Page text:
Particularly if you are an avid do-it-yourselfer, it’s hard to pass up a great deal on a used trailer, van, or truck. And if you’ve got something specific in mind for it (camper, tiny house, food truck, etc.) it’s even harder to pass up. If you want to make your new trailer look like new again, the following are a few pointers to help you on your way.
First Things First
Naturally, the first thing you’re going to need is a high-quality used trailer, van, truck, etc. For our purposes today, let’s talk about trailers. Try to buy something that’s clear of major defects, loose bearings, bent axles, broken welds, etc. And don’t forget to make sure that all the lights work.
Fix What Needs Fixing
If you missed a broken weld, you’ll want to make sure that you weld those first. You can avoid purchasing gas if you use a flux core welder. If there are any rough wooden services or rust, sand those areas down with 150 grit sand paper and an orbital sander. Make sure to use a respirator and get as much rust and rough wood off as possible. New paint will have an easier time bonding to these areas now. Other suggestions are, for particularly rough areas, a flap disc and angle grinder. To smooth out sharp corners or welds, and remove rust, the flap disc is perfect. Boards that are not salvageable should be replaced (see below).
Before You Paint
To make sure that paint adheres, remove all dust with a broom or air compressor. Use a damp rag to wipe off all surfaces. When you paint, use a respirator again. To make sure the paint doesn’t get where you don’t want it, either mask off or tape off those areas. Use enamel spray paint for metal surfaces. Don’t be afraid to use a couple of coats.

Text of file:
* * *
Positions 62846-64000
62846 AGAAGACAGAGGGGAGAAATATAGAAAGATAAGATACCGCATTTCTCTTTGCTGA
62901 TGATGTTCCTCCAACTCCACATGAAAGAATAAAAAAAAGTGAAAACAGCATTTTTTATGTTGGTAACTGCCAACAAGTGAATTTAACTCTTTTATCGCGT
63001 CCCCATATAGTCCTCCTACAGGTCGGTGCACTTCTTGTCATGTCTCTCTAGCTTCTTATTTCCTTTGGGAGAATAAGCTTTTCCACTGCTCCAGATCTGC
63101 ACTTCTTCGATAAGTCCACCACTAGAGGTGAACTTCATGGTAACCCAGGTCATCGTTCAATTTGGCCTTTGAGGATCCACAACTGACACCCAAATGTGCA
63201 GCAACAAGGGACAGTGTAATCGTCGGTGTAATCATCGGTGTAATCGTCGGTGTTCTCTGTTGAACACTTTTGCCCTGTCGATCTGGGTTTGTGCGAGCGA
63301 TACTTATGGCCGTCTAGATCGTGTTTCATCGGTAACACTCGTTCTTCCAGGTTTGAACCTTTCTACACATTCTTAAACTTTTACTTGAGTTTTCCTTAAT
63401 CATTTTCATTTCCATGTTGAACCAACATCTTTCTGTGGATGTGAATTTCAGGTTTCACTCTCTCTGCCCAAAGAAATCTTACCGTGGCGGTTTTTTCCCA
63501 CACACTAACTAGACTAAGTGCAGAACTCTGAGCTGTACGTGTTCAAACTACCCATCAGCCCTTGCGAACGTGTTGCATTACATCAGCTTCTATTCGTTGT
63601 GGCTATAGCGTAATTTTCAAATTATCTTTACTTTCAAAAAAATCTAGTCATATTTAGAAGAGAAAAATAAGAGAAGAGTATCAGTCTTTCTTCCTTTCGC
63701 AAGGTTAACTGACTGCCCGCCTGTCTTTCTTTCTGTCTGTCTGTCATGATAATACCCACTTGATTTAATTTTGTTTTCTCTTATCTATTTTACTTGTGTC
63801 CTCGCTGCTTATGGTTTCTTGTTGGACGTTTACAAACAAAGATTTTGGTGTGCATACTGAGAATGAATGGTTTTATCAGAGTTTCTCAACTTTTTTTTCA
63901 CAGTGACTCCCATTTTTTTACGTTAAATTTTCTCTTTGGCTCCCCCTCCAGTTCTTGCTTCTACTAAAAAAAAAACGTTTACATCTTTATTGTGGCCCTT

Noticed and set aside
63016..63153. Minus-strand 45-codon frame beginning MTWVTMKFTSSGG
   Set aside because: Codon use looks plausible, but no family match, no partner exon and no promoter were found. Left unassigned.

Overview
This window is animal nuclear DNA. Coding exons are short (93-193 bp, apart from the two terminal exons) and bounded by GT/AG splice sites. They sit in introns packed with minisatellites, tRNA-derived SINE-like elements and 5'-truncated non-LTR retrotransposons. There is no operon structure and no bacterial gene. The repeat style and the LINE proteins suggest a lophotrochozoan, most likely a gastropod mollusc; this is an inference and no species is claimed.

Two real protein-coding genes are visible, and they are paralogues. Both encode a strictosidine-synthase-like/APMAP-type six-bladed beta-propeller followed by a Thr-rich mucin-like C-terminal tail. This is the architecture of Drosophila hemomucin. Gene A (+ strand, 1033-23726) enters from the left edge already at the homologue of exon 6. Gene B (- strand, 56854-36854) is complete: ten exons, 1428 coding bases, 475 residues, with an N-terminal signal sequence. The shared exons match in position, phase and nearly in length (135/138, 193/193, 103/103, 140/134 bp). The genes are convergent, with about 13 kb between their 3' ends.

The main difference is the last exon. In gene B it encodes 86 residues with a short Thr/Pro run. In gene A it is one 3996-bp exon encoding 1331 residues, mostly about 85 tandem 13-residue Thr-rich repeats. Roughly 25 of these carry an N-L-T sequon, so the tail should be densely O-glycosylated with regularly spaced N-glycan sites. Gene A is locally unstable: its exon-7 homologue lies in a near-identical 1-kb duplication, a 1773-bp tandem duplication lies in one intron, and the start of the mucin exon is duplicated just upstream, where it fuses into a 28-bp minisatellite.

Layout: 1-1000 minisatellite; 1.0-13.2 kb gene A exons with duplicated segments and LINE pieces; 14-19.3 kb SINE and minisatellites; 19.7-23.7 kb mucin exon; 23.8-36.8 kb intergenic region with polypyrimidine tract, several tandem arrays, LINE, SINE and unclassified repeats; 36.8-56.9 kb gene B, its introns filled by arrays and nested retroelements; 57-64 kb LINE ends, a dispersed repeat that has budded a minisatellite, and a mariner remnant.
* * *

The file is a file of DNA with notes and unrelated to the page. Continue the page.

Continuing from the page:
If you’re painting the wheels, tape off whatever shouldn’t be painted and take off the lug nuts. Rustoleum paint works good here. Don’t forget the spare. The trailer will appear even more brand-new by painting the hubs.
You Checked the Lights but…
Just in case you missed checking the lights and a wiring problem crops up, this is the time to fix it. If the wiring is old, chances are, it’s broken in more than one place. Rather than splicing wires, you may want to replace all of it. It’s not that expensive and it goes pretty quickly. Be sure to check blinkers, brake lights, running lights, etc. Snug wiring to the frame with trailer wire clips or zip ties. Each light should have trailer wiring connected with crimp connectors and a wire crimp tool. To cover connections, use a a bit of electrical tape.
Make What’s Old New
As mentioned earlier, replace any boards that need to be replaced. Pine boards work nicely. Make sure that they’re attached with screws, bolts, or whatever is necessary. Seal/varnish them to protect them against mother nature. Hint: to make tires look like new again, try using tire polish.
Now it’s time to hook that baby up and test everything out. Everything’s working? Start hauling, or driving, or camping, or whatever it is you fixed up that now glorious truck, trailer, or van for.
Mickey Genuine Parts frequently carries high-quality used trailers, trucks, vans, and more. Check out our current inventory and give us a call should you wish to discuss the purchase of any Mickey new or used vehicle, trailer, or part.